Arts & Entertainment Feature Op-Ed Who RU

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by James Ochoa – Student Journalist/ Photos by Marko Bulahan

These days, most people tend to pull out their smartphones to take pictures and share life’s
moments, relying on built-in cameras that nearly rival the equipment used by professional
photographers. Those that might take their photography seriously might use said equipment,
pricey digital behemoths that go by the names of DSLR and mirrorless, while some enthusiasts
are just different.

One of those rebels deviating from the digital norm is Marko Bulahan, a 21 year old Rutgers
School of Nursing Student. He shoots on film—the stuff your parents used to use—and is keen
on expressing why it’s more beneficial than contemporary digital photography.

“Film any day,” said Marko, “One of the things I tell my friends and clients is that today we’re so
spoiled by digital photography. We can take a limitless amount of photos and it’s nice to save
them, but they make the photos less special. When you take film photos, every photo you take
means so much more because you can only have so many in every roll.”

Like most film converts, Marko had to adapt to the built-in limitations of film, which forced him to
take a different approach to photography, where the pursuit of the perfect photo has to be
redefined and reprioritized.

“I’ve always been keen on taking photos but I found it as a way to capture moments forever that
I thought to be beautiful,” he said. “Film photography specifically made it a challenge to
capture the photos without seeing a preview and be limited to a certain amount of photos. So
while it challenged me to take better photos, it also made me appreciate every little detail in life.”

These limitations do not stop Marko from capturing what he likes to capture, as he treats the
subjects in his viewfinder no different than on digital.

“I like to shoot subjects that usually have a lot of nice lighting and usually very high contrast with
the lights and shadows,” he said. “But it’s usually anything that’s aesthetically pleasing to
look at or is a special moment. Varying events that’ll only happen once like an event that’s
happening or how the sun sets that day. For example, I always say that God painted the sky for
that day specifically and will never look that way exactly ever again, so take a picture and keep
that memory and art forever.”

For Marko, film has become less of a hobby, and more of an obsession, exemplified by an ever-
expanding collection of cameras. “Currently I have 36 cameras,” said Marko. “Some are purely for collections sake, some are keepsakes like my first camera, and the majority have their own unique aspect that made me get them. In total, I’ve bought over 100 cameras.”

In part to keep his hobby afloat, Marko has sold cameras that he has sourced from local thrift
stores and vintage shops to his immediate friends and acquaintances who are interested in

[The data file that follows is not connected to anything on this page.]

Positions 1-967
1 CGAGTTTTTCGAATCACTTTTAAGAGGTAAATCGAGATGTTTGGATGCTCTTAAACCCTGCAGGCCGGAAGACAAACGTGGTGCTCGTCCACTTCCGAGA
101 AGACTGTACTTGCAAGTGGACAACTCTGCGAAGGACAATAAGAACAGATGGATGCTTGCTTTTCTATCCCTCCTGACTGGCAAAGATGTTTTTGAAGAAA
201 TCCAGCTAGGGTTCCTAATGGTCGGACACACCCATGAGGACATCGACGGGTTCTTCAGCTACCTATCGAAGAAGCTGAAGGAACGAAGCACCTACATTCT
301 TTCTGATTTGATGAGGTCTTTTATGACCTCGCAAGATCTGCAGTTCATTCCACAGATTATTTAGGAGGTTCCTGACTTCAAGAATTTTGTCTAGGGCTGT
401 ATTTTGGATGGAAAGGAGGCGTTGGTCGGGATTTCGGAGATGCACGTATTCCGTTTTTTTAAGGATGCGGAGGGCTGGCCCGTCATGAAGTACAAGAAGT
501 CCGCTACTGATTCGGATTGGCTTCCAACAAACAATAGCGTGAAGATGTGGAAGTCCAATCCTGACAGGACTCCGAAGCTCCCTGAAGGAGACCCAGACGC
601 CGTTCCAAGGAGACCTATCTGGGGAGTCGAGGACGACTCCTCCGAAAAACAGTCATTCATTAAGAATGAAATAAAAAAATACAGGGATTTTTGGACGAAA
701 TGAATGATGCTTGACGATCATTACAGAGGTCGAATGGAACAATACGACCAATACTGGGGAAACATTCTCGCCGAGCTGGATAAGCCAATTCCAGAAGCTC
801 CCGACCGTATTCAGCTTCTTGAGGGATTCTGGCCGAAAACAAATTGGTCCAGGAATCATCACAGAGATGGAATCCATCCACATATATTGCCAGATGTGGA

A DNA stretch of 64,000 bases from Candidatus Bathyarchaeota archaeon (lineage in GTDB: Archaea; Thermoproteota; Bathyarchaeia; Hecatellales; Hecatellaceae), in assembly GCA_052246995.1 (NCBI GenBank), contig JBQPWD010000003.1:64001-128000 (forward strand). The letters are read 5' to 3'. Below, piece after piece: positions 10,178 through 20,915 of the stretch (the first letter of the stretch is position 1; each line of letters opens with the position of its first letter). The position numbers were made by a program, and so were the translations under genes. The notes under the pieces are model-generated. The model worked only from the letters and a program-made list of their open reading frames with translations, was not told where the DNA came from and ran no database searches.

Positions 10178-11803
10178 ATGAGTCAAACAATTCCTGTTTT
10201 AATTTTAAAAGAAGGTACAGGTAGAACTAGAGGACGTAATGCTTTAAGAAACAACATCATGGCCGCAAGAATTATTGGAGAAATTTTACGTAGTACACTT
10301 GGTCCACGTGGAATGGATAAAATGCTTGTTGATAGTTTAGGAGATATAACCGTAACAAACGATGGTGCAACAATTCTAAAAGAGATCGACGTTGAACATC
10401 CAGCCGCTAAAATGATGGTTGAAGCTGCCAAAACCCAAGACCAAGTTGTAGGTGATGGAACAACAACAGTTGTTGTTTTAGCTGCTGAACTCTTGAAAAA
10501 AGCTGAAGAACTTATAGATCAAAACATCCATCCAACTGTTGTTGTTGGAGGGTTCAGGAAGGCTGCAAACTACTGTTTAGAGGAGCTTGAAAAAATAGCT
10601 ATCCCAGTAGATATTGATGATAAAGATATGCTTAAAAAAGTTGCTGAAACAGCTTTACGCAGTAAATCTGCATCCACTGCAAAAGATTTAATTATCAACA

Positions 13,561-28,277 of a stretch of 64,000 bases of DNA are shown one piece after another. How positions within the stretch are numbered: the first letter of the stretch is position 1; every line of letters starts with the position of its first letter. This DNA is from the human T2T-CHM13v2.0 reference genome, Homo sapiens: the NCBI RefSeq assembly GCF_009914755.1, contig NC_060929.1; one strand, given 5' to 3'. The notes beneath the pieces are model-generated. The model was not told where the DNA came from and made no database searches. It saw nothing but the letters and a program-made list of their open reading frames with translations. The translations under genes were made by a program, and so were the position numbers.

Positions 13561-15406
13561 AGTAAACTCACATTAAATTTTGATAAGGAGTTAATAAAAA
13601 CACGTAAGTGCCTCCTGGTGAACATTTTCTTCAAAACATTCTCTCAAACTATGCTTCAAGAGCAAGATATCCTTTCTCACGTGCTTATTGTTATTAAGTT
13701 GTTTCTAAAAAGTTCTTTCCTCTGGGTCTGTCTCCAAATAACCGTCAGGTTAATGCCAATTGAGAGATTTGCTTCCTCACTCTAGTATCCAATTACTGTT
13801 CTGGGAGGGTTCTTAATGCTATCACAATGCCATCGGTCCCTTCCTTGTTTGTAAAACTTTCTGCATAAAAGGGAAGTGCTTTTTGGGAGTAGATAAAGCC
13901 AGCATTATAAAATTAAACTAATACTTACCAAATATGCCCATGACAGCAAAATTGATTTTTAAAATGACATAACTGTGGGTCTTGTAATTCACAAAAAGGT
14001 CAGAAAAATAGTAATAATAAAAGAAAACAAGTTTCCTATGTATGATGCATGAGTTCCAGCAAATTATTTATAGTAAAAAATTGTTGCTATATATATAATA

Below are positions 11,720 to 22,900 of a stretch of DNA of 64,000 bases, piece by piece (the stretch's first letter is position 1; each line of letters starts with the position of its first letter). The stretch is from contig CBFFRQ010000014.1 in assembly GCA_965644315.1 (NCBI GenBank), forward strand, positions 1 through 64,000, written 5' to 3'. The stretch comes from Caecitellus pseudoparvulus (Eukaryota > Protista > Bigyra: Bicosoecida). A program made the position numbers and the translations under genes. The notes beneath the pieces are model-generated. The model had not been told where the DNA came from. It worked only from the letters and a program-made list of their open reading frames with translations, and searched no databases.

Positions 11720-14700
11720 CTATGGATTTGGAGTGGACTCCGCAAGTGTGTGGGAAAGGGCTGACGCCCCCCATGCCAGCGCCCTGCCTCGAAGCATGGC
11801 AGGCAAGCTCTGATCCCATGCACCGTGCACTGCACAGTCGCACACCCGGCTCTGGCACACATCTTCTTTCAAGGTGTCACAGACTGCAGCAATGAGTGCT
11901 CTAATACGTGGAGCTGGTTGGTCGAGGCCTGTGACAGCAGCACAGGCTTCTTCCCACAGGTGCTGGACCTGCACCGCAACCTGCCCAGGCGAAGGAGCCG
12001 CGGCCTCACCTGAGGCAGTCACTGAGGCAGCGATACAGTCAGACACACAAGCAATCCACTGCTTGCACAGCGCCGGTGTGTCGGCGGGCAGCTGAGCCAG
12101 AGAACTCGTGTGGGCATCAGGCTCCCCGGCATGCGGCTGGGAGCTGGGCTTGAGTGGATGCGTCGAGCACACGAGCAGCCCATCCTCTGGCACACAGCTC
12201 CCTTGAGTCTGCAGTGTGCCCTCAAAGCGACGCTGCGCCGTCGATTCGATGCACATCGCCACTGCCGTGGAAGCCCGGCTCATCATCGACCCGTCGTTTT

picking up the hobby for themselves, as they see his dedication to the craft of film photography
as validation as a trusted seller.

“I resell purely for the culture of film photography,” says Marko, “If I’m the one selling it
personally, I can ensure the camera works, answer any questions they have, teach them myself
and even repair it if they break it. My goal is to bring as many people into film photography
because it truly is a beautiful experience that’ll teach people how to appreciate life just a bit

Although Marko would have a camera or two to sell at any given time, he is not shy to turn his
potential customers towards camera stores and eBay if they are looking for a good deal or a
specific camera that he doesn’t have, albeit with as much advice as possible.

“Many trusted sellers and camera stores will offer good deals and be very helpful,” he said.
“The problem is beginners don’t know what to look for and how to ever find it. It’s hard to start
off and if they were to get overwhelmed in the beginning it usually makes them stray away from
ever even starting to take photos.”

Film photography throughout the years has experienced a steady uptick in interest, as many
young people have gained an interest in the craft through outlets such as Instagram.

Throughout the time I have spent with Marko, I observed that he is seen by many of his peers
as the “go-to guy” for anything film related; asking for advice about film stock or working out
quirks with built-in light meters in their vintage cameras.

“For me I try my hardest to ensure that everyone is exposed to it and I answer any question
possible,” said Marko. “Some people definitely want to keep the aesthetic low-key so they can
have a unique instagram photo, but generally everyone is excited to show off what photos
they’ve captured.”

When asked about his dream camera, Marko had his eyes on cameras that are prohibitively
expensive, even for the most seasoned film enthusiasts.

“My dream camera is a Leica M6 for standard 35mm film and a Mamiya RB67 for 120mm
medium format photos,” said Marko. “Each one has the sharpest photos possible, an amazing
shooting experience, and sadly over a grand each.”

When asked if he had any advice for beginners, he had this to say: “Just get a camera and take photos. My personal saying is ‘everyone is a photographer as soon as they capture something they felt like capturing.’ The more photos you take, the better you get and you capture even more memories. Moments in life happen only once, and taking a photo will solidify it forever.”